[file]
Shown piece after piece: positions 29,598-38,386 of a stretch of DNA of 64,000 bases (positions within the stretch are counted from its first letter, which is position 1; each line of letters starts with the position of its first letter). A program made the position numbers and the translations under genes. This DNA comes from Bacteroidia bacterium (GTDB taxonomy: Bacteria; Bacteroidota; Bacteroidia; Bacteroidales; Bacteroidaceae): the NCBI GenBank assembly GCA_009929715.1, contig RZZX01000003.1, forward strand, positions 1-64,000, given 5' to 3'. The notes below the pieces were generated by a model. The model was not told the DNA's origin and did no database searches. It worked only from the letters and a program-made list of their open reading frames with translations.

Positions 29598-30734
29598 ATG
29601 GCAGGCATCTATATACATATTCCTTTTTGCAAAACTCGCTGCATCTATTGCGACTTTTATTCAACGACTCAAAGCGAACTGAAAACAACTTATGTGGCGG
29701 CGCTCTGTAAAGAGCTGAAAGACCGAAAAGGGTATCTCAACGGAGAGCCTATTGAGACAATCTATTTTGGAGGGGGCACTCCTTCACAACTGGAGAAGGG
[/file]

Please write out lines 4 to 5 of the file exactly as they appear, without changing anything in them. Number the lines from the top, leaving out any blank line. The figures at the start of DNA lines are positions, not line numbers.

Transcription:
29601 GCAGGCATCTATATACATATTCCTTTTTGCAAAACTCGCTGCATCTATTGCGACTTTTATTCAACGACTCAAAGCGAACTGAAAACAACTTATGTGGCGG
29701 CGCTCTGTAAAGAGCTGAAAGACCGAAAAGGGTATCTCAACGGAGAGCCTATTGAGACAATCTATTTTGGAGGGGGCACTCCTTCACAACTGGAGAAGGG